Employ graphics that are engaging and attractive. Create videos to support your campaign. For a short campaign that focuses on getting a local village board to approve a bond for a building (without going to the voters), we built the Facebook pageScarsdale Parents for an Improved Library. We used pictures of cute kids enjoying themselves at library pro-grams and schematic drawings for the proposed improvements. We posted the content of every bulk email sent out and created a video of graphics we used (a tool available on Facebook).

Once your posts or videos are done, spend a little money and boost them. Boosts are incredibly effective, reaching a targeted audience for a limited amount of time for a specific amount of money. Note that you can only boost posts or videos from a page, not from your personal account.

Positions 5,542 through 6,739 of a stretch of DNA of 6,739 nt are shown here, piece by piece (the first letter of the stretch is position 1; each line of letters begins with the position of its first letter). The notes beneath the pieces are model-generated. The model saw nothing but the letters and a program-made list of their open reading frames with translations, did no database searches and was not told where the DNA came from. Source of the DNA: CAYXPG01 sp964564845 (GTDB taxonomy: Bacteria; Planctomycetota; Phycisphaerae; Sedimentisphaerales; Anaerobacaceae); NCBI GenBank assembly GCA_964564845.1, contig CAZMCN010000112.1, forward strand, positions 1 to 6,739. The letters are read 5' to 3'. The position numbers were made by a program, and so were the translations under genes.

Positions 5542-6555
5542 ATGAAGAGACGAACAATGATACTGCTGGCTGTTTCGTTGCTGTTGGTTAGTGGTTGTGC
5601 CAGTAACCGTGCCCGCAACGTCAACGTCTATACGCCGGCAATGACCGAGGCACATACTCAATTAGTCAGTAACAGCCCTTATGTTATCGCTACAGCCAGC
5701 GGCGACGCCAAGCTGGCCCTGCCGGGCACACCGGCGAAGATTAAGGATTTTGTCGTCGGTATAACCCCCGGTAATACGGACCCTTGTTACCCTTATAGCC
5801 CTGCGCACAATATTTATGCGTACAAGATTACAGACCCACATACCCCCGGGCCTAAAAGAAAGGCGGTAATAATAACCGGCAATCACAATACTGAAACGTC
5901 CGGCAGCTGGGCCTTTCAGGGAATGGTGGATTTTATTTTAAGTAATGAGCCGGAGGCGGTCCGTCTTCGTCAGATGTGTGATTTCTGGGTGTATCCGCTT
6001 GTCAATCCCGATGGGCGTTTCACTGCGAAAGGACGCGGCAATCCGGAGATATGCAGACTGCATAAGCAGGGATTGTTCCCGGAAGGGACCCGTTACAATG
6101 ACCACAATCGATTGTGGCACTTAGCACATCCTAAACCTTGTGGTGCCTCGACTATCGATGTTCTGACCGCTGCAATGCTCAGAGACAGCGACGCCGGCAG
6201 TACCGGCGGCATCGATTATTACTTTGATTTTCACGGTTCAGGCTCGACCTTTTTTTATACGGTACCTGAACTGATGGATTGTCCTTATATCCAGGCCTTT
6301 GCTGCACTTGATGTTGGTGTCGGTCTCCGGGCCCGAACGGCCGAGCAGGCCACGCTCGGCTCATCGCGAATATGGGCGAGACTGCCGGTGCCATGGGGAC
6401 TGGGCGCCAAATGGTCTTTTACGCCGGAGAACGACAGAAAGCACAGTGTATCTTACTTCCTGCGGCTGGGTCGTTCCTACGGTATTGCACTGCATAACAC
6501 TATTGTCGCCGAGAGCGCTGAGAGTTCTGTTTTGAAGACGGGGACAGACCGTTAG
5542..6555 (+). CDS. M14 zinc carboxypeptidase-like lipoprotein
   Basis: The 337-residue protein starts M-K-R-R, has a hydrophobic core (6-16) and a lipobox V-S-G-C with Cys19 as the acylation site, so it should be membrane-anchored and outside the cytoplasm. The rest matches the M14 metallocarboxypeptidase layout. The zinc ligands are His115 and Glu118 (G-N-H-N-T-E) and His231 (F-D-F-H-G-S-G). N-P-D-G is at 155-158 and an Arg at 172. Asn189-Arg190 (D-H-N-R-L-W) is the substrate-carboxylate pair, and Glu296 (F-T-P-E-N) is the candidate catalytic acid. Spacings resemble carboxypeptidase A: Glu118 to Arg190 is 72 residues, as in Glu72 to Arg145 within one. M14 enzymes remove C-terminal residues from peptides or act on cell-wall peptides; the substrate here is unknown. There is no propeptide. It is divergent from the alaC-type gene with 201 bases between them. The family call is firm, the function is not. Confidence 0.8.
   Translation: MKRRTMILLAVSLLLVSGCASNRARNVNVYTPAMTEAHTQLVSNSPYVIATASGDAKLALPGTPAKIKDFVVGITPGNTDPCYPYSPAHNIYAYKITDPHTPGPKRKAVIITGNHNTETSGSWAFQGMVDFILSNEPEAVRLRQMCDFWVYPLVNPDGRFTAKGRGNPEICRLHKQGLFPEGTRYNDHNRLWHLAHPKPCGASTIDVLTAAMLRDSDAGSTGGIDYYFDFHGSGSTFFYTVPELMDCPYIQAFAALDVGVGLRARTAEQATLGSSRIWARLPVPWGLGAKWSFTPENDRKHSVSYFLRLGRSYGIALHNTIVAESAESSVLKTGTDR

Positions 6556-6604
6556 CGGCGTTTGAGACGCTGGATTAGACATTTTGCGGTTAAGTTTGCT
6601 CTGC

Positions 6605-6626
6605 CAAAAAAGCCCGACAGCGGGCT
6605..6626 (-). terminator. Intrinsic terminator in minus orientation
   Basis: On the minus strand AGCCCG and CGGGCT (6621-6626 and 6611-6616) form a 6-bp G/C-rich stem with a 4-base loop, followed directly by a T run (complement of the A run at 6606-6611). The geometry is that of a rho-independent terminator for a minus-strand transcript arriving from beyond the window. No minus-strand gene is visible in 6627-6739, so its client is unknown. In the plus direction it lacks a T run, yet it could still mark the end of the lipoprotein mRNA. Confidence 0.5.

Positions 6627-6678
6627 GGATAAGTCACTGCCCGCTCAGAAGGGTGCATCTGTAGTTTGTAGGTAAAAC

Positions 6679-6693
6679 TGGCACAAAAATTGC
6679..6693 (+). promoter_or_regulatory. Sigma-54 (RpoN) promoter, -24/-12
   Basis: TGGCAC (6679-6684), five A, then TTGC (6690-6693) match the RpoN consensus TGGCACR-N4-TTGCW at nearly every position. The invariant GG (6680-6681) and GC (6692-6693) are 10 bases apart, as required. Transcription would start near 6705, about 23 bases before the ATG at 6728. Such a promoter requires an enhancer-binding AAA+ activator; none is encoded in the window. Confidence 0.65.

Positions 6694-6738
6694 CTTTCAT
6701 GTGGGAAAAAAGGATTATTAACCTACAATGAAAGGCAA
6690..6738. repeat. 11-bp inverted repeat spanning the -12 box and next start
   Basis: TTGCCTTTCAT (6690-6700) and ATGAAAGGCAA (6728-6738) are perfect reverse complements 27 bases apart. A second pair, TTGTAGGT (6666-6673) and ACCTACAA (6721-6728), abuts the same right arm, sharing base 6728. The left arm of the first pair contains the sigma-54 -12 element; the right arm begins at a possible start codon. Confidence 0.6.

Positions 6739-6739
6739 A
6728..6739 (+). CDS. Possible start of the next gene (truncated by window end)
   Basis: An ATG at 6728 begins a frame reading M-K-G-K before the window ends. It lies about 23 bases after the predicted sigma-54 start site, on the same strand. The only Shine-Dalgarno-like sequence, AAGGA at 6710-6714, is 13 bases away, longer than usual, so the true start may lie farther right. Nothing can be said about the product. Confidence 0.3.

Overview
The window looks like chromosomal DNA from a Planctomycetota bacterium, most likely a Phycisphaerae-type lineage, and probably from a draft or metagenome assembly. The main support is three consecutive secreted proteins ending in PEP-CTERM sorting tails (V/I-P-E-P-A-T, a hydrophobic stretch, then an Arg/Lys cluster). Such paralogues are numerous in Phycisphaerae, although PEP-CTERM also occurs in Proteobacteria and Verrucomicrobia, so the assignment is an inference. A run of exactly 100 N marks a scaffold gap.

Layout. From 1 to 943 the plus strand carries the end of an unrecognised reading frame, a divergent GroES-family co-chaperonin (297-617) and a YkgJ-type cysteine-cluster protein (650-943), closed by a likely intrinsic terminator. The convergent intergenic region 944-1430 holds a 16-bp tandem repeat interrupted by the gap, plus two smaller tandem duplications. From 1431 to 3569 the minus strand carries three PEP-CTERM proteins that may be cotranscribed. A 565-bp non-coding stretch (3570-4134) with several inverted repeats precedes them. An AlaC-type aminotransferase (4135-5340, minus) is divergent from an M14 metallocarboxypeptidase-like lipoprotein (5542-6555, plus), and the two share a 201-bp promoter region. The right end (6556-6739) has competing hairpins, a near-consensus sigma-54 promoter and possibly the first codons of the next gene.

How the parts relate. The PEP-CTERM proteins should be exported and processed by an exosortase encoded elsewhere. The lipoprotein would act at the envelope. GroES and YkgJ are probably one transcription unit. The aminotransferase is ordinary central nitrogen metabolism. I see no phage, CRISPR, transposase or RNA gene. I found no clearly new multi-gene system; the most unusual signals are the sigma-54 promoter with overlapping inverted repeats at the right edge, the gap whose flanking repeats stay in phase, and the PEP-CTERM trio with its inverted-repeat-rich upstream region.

Just click on the boost button, and you’ll land on an interface that lets you set the geographic reach (your zip code or the name of your town), the gender and age of the people you want to reach, the time frame, and the budget. You can spend as little as $50 to connect with a specific audience for three days.

When you boost a post on Facebook, you can also boost the same post on Instagram if you have a page on that platform. You don’t need to advertise from YouTube—you can link your You-Tube page to your Facebook page or upload videos directly onto Facebook.

Whatever you do, don’t forget that social media isn’t just for fun—it’s a vital portion of your library’s advocacy plan.

For more information on how you can use social media for your library advocacy campaign, contact Libby Post, President/CEO of Communication Services

Trustee Recognition: New STAR Program Begins

PURPOSE: LTA recognizes trustees who make the effort to educate themselves about libraries, library issues, and the responsibilities associated with the position of library trustee.